The evidence of the different concepts underlying the interplay between cholesterol absorption and synthesis in the context of statin and ezetimibe treatment were reviewed in the light of the eight major trials where cholesterol absorption and synthesis were analyzed on a large scale using the plasma levels of precursors of cholesterol and plant sterols. The only concept supported in all studies is a significant and consistent increase of cholesterol absorption with statin (correlated with the inhibition of synthesis) and of cholesterol synthesis with ezetimibe, whereas in combination, statin and ezetimibe reduce both cholesterol synthesis and absorption. In contrast, most of the other concepts failed to be clearly proven. At baseline, the inverse relationship between cholesterol absorption and synthesis (only examined in two studies) was found to be weak. On statin treatment, four studies showed that the changes in cholesterol synthesis and absorption, contributed less than 9% to the variability in cholesterol response to statin therapy. It has not been consistently demonstrated that good absorbers/bad synthesizers are bad responders to statin (6 studies) and good responders for ezetimibe (3 studies). There is also no clear inverse correlation between LDL reduction on statin treatment and that on ezetimibe treatment. Finally, the original idea from the first pioneer study of Miettinen et al. that, the higher the baseline intestinal ability to absorb cholesterol, the lower the benefit on the clinical cardiovascular outcomes was not reproduced in the PROSPER study. In conclusion, with the exception of a reverse effect of statin and ezetimibe on absorption and synthesis, most ideas supporting the interplay between cholesterol absorption and synthesis lacked consistency between studies. At present, the use of the plasma levels of plant sterols and cholesterol precursors as markers of cholesterol absorption and synthesis is far too limited to definitively solve these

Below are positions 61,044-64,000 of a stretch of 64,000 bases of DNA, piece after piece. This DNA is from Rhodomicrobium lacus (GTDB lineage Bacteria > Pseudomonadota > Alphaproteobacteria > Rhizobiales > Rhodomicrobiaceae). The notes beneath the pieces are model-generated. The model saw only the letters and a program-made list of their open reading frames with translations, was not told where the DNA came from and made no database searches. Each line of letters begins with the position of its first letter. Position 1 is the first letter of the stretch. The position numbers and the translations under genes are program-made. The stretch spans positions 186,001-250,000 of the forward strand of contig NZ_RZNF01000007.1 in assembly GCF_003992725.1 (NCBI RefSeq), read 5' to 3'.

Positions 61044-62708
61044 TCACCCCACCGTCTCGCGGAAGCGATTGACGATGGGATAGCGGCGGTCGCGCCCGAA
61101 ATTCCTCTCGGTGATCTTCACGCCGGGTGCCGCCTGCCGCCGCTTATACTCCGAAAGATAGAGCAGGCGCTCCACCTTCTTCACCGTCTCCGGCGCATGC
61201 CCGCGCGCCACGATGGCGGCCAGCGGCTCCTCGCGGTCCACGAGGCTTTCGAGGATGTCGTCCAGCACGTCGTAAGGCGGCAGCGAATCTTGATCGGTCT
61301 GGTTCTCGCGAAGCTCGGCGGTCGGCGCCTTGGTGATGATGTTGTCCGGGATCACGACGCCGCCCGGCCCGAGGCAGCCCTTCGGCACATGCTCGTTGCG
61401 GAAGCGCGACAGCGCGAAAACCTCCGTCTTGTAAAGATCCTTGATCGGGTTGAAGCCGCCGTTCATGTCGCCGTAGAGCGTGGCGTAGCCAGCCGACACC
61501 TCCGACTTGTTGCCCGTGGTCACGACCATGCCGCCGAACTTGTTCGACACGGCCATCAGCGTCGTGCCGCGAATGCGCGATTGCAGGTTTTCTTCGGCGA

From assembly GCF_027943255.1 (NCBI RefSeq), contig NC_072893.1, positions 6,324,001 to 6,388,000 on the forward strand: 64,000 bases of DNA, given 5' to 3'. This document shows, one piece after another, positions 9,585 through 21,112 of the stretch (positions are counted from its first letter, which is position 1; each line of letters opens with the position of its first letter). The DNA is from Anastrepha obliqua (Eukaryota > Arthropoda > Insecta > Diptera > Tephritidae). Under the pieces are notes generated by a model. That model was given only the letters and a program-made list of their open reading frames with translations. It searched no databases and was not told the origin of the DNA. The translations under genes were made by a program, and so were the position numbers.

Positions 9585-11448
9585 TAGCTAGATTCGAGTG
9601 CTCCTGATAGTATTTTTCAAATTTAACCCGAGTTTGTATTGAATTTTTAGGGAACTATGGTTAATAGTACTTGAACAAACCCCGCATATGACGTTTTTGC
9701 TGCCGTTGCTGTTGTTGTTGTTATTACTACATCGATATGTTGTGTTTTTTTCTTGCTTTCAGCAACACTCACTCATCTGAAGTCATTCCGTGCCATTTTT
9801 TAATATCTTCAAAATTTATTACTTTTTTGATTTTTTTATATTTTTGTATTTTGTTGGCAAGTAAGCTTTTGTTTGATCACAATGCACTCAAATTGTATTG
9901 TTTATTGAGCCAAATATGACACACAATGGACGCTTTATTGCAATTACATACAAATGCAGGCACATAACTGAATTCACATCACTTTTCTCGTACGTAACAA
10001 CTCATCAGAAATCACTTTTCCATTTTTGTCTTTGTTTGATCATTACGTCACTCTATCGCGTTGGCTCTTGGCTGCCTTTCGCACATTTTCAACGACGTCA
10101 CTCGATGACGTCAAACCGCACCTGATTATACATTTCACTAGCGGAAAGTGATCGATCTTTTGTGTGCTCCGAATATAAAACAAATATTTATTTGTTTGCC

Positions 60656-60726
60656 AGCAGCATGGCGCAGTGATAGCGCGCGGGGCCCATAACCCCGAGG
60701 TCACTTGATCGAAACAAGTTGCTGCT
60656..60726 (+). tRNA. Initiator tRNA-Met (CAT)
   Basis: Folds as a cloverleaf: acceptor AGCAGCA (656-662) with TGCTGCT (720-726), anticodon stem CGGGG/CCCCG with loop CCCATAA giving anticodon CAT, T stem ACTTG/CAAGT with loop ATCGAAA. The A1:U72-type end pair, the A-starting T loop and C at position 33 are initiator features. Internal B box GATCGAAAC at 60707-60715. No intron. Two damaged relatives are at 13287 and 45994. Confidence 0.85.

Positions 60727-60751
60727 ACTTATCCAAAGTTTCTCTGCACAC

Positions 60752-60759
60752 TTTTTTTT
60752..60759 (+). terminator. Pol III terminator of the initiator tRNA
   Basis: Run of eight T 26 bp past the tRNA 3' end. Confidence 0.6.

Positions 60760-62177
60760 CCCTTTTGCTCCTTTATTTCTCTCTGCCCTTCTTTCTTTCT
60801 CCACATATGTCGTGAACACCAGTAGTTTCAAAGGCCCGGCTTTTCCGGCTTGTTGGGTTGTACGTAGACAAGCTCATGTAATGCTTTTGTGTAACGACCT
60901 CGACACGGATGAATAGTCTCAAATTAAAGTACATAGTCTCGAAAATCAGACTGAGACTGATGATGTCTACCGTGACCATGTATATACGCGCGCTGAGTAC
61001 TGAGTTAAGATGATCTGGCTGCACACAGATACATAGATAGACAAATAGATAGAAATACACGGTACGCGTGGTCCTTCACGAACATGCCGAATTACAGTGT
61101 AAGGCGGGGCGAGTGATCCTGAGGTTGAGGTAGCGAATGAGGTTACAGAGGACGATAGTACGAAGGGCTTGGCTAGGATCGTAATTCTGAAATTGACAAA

7. Ezetimibe - new anti-atherogenic properties?

    PubMed

    Tomkin, Gerald H

    2009-04-01

    Ezetimibe, a Niemann Pick C1-like1 inhibitor, inhibits cholesterol absorption. The drug has been shown to affect lipid raft function in monocytes and therefore may inhibit lipid accumulation in the atheromatous plaque with a mechanism that is unrelated to its effect in reducing cholesterol absorption. In this issue of the British journal of pharmacology, Gómez-Garre et al. demonstrate that ezetimibe and simvastatin both have a beneficial effect on the atheromatous plaque, which may be due to their effect on both monocyte/macrophage function and reduction in nuclear factor-kappaB activity. Whether these results in a rabbit model of atherosclerosis can be translated into human atherosclerosis awaits further studies.

  8. Effect of ezetimibe on plasma cholesterol levels, cholesterol absorption, and secretion of biliary cholesterol in laboratory opossums with high and low responses to dietary cholesterol.

    PubMed

    Chan, Jeannie; Kushwaha, Rampratap S; Vandeberg, Jane F; Vandeberg, John L

    2008-12-01